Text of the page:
A group of developers are continuing to work on improved versions of Google Android 4.0 for the Amazon Kindle Fire.
Amazon’s $199 tablet ships with a customized version of Android 2.3 Gingerbread, but by rooting the tablet and installing custom software it’s possible to turn it into an (almost) full-fledged Android tablet running CyanogenMod 9, a custom version of Android based on Google Android 4.0 Ice Cream Sandwich.
- There’s a custom lockscreen which no longer has a camera option (since the Kindle Fire doesn’t have a camera).
- Instead the lockscreen has a volume toggle option.
- Long-pressing the power button brings up a CyanogenMod options menu for taking screenshots, adjusting audio settings, shutting down, or rebooting the tablet.
There are also a number of bug fixes affecting screen rotation, Google Talk, and thumbnail previews of running apps.
Developers are still trying to fix a number of outstanding bugs:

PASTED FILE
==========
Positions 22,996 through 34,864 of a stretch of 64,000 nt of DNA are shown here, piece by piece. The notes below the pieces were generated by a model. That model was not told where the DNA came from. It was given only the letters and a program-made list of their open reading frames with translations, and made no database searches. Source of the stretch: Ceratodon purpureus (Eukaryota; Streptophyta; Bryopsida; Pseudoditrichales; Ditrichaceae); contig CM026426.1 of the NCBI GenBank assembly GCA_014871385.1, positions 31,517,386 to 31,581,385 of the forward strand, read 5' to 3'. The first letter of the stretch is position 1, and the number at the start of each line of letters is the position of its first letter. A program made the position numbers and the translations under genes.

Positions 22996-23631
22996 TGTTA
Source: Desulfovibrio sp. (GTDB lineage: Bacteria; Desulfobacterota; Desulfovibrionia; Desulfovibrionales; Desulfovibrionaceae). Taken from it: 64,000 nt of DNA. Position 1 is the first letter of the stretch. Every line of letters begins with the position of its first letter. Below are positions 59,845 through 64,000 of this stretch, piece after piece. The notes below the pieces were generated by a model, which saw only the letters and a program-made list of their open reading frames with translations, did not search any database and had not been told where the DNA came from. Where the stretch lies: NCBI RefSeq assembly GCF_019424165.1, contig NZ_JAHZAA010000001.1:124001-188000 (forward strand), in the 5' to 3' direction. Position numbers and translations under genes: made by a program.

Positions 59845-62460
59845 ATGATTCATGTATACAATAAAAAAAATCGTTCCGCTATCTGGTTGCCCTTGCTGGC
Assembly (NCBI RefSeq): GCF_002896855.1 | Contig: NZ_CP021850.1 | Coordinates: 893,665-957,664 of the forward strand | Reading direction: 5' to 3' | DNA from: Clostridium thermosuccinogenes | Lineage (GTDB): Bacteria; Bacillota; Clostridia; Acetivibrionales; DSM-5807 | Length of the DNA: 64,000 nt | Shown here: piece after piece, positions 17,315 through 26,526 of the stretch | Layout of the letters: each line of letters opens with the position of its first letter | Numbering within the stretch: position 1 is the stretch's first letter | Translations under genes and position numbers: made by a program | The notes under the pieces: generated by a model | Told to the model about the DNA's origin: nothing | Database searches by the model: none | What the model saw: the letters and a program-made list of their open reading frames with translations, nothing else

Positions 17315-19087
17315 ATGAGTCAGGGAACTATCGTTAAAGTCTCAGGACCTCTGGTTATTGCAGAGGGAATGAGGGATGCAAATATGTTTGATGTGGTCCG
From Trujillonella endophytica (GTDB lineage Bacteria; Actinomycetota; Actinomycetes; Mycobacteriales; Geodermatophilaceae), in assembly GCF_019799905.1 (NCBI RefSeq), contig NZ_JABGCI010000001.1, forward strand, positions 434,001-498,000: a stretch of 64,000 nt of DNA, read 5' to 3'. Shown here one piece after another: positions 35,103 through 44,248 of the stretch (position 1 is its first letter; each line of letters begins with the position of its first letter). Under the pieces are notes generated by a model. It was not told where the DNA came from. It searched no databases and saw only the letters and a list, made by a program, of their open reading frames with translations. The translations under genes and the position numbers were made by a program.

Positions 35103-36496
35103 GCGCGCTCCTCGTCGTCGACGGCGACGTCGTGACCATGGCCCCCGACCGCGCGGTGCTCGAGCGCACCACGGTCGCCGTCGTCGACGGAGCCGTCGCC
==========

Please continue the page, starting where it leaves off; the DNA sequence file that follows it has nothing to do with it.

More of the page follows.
- There’s no support for hardware video decoding, so Netflix and YouTube HD video won’t work.
- There are some serious sleep-related bugs.
- The CPU can get stuck at high or low speeds.
- Flash video won’t play in the web browser.
Android 4.0 feels pretty solid on the tablet if you don’t need support for hardware video decoding and if you don’t mind rebooting from time to time if you run into another problem. But this is still very much a work in progress — CyanogenMod 9 is still in the alpha testing stage for all supported devices, and the Kindle Fire build is still quite new.
If you want to install CyanogenMod 9 on the Kindle Fire you’ll have to root your Kindle Fire and install TWRP 2.0. Then you can follow our step-by-step guide for installing CM9 on the Kindle Fire, using the latest update.zip files.
If you’ve already install an earlier version of CyanogenMod you can update to the newest version by downloading the VideoTouch1-29.zip file to your tablet, rebooting into TWRP 2.0 or another recovery app and flashing/installing the update. It should update your operating system without deleting your apps or preferences — but it’s always a good idea to use your recovery app to make a backup of your system before you get started.
Latest Amazon Kindle Fire news and tips:
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- Amazon Appstore tops 200k apps, Prime has tens of millions of subscribers
- Original Kindle Fire gets an (unofficial) Android 4.4 KitKat update